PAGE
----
2012 minimal wages

On January 21, 2012, in Remuneration, by Kalina Jaroslawska

The beginning of each year traditionally sees a new rate of minimal wages being set.

With respect to 2011, the 2012 minimal wages rose by about 8 per cent – from 1386 PLN to 1500 PLN. Gross 1500 PLN equals to net (i.e. upon deduction of tax and social insurance contributions) 1111 PLN, which is 79 PLN more than in 2011. Looking at it from the employer’s viewpoint, the new minimal wage will cost them an additional amount of 262 PLN, which includes social insurance contributions to financed by the employer from their own resources. As a result, the employer’s total cost of 2012 minimal wages will be 1762 PLN.

The employers’ organizations point out that due to a rise in the minimal wages the companies will be more reluctant to hire new employees, particularly those without qualifications and in less economically developed regions. The employers may also resort to other forms of employment that employment contracts.

Image: creativedoxfoto / FreeDigitalPhotos.net

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Minimal wages in Poland

On July 30, 2011, in Remuneration, by Kalina Jaroslawska

sxc.hu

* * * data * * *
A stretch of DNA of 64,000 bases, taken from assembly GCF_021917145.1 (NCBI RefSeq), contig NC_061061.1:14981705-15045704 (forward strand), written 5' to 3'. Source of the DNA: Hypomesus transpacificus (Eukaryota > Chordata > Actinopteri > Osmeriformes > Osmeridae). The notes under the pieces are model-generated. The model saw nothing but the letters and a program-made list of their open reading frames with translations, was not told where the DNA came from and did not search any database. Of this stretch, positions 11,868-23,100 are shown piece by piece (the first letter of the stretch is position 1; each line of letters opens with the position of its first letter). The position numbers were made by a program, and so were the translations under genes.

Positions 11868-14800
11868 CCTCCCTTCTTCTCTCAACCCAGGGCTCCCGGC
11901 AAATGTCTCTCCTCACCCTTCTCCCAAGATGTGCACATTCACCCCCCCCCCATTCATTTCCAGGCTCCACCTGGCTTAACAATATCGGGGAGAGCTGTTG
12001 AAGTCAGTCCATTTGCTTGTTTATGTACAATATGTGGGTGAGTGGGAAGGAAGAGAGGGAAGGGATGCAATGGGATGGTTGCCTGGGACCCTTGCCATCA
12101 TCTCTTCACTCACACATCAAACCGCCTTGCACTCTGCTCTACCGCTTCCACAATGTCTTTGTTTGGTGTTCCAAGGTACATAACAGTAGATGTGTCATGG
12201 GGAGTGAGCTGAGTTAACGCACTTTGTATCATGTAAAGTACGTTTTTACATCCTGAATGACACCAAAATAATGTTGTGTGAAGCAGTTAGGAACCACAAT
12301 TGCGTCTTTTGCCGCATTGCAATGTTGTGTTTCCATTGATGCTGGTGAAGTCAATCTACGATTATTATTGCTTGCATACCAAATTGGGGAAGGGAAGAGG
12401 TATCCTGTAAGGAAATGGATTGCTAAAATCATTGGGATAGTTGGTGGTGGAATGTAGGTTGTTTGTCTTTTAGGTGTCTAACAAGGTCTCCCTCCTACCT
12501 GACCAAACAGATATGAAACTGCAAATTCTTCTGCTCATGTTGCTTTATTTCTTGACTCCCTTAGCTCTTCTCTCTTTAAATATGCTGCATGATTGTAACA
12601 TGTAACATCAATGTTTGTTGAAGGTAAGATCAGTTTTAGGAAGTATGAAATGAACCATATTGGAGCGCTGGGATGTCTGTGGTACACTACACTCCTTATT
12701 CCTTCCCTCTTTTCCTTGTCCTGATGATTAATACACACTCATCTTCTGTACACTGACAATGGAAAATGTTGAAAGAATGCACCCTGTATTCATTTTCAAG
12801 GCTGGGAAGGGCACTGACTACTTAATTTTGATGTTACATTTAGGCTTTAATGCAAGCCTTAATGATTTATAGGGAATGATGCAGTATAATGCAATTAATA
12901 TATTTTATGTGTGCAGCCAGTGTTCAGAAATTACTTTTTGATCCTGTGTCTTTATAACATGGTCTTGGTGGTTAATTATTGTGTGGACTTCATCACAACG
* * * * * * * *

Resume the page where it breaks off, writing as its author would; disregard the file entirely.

Most European countries’ employment legislation provide for statutory minimal wages as a means of protecting employees. Whether or not minimal wages actually play that protective role is a question to economists. Employment lawyers focus on legal aspects of minimal wages, so let me say a few words about that.

Minimal wages in Poland are determined by a special committee comprising members of the government, trade unions and employer organizations.

For 2011 minimal wages are 1386 PLN, which makes roughly 355 EUR. The initial proposal for 2012 is 1500 PLN (~384 EUR based on today’s PLN/EUR exchange rate), but no final decisions have been made yet. Obviously, the trade unions are doing their best for the minimal wages to be as high as possible in the existing economic circumstances.

Minimal wages are determined as a gross amount, which means it must be decreased by statutory deductions (income tax, social and health insurance contributions). In the end, the disposable income is not overwhelming.

The legal effect of minimal wages is that the full-time employee’s general salary (including base salary and regular additional components) may not be lower than minimal wages (for part-time employee minimal wages are computed on a pro rata basis). Otherwise the employee has a claim for increasing the salary. There is one exception: the salary of an employee in the first year of employment may be as low as 80 percent of statutory minimal wages.

Apart from that, minimal wages affect certain other instruments of employment law in Poland. For example, employees filing for damages based on discrimination or victimization claims are guaranteed by statute that the damages, if adjudicated by the court, will not be lower than minimal wages. Certain additional pay components (e.g. for work at night) also depend on statutory minimal wages.

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